Marden started with this thought: "If you want knowledge, you must toil for it; if food, you must toil for it; and if pleasure, you must toil for it; toil is the law" (Ruskin).
And he included the following two stories: John Adams was tired of his studies and asked his father to excuse him from Latin grammar. His father said, "Certainly. Instead you can dig ditches in the bog." After one day of work with lots of time to reflect, John asked permission to resume his Latin grammar. We know the outcome of his education, i.e., President of the United States.
Here is the second story:
"Why don't you want to go to school?" asked Mr. Gray, in surprise, when his son of 15 wished to be excused from further attendance.
"Well, sir," replied Charles, "I am tired of studying, and I don't see any use in it."
"Do you think that you know enough?" inquired the father.
"I know as much as George Lyman does, and he left school three months ago. He says that he is not going away to school, as his father has plenty of money."
"You need not go, then," said Mr. Gray, "but wait a minute," he continued, as Charles thanked him and started for the door. "You have nothing to be grateful for. You need not go to school if you are not willing to study; but understand one thing--if you do not go to school, you will have to go to work. I cannot afford to have you idle."
The next morning, Mr. Gray took Charles with him to visit a prison and asked for an interview with a former schoolmate. "I am glad to see you, Mr. Harmon," said he, as the prisoner approached, "but sorry, very sorry, to find you here."
"You can't be more sorry than I am," said the convict, adding, as he looked at Charles, "I suppose that this is your boy"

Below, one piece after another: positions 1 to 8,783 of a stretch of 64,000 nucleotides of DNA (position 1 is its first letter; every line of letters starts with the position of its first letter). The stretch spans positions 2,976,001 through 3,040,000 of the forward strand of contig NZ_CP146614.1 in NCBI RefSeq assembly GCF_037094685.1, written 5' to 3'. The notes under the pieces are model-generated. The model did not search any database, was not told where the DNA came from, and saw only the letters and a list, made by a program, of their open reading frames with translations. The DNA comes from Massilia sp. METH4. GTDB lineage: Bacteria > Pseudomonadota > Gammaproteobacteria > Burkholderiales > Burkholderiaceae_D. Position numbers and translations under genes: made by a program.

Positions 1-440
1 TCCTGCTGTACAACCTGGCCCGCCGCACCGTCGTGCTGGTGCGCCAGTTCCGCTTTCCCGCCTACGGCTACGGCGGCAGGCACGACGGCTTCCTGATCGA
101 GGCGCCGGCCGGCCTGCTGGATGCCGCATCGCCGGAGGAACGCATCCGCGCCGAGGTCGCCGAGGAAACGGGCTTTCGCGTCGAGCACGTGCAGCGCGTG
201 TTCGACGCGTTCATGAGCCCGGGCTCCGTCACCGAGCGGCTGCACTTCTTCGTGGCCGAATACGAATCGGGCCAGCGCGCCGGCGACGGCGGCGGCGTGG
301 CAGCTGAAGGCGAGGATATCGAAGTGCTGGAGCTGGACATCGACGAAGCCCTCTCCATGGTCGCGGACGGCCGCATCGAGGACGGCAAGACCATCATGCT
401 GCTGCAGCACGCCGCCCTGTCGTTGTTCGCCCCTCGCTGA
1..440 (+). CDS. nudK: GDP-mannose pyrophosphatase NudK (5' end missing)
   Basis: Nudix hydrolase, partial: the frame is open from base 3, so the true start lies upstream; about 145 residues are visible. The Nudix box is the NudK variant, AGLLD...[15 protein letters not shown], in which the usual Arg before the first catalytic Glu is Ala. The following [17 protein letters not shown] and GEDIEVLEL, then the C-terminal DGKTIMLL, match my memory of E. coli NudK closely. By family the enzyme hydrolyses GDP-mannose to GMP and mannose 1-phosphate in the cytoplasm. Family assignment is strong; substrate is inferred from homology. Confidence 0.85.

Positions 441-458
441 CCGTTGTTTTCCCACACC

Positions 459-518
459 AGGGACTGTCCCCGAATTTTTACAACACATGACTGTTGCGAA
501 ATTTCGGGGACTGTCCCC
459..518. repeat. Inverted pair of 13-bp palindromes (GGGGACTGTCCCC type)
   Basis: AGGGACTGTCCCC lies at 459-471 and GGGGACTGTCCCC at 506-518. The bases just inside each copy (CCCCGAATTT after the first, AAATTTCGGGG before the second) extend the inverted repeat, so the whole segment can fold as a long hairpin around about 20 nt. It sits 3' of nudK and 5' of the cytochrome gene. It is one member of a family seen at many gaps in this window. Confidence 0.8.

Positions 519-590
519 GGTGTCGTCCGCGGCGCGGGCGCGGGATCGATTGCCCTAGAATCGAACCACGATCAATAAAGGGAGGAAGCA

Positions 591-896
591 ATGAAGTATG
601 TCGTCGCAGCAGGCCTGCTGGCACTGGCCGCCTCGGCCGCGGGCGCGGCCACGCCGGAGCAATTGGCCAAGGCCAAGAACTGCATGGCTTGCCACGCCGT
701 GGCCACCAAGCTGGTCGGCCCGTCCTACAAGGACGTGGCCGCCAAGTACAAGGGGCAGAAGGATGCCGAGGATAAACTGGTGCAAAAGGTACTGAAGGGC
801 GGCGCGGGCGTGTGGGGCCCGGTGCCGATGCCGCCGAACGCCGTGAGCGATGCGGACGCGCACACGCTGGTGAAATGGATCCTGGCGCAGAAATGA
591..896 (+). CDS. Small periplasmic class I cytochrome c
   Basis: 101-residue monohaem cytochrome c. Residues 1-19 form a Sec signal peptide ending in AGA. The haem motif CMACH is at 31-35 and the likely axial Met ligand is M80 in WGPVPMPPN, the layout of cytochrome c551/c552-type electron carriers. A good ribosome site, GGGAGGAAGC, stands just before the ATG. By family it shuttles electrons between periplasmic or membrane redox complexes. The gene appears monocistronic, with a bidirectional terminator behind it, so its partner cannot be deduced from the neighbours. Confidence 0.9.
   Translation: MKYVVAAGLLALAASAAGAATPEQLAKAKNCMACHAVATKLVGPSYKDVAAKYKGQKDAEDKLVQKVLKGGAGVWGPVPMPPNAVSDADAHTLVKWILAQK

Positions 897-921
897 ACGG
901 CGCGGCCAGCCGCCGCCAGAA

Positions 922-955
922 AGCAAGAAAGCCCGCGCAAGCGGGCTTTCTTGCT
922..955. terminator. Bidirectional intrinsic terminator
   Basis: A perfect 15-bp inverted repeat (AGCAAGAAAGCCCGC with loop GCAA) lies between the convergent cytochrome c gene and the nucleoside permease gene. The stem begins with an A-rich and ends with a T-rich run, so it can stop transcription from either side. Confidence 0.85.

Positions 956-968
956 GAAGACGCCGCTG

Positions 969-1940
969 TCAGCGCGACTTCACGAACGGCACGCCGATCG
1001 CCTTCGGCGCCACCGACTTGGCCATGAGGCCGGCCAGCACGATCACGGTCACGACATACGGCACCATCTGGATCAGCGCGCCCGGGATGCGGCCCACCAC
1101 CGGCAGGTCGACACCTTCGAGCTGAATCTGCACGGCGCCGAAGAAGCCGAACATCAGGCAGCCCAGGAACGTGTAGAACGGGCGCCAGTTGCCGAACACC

"Yes, this is my eldest son, Charles. He is just about the age we were when we used to go to school together. Have you forgotten all about those days, John?"
"I wish I could forget, William!" exclaimed the prisoner, after a short pause. "I sometimes think that it is all a dream, and that I shall yet wake to find it so."
"How did it happen?" inquired Mr. Gray. "When I saw you last, your prospects were bright, much brighter than mine."
"It can be told in a few words," replied the prisoner; "my ruin was caused by idleness and bad company. I would not study. I thought there was no need for a rich man's son to do that. My father's death left me with great wealth, of which I never earned a dollar and of whose use and worth I knew nothing. How it went I hardly know; but I awoke one morning to find myself poorer than the lowest clerk in the house. I did not know how to get a dollar by honest labor, but money I must have; so I tried to get it without work. The rest needs no telling."
Harmon was called back to his prison work, and Mr. Gray asked the jailer, "How many of your prisoners have ever been trained to any useful trade or business?"
"Not one in 10," was the reply.
As they drove back home, this father commented that he would never be rich enough to have his son not work. He said, "Many a father has learned to his sorrow what it is to have a boy idle."
Charles decided to go to school.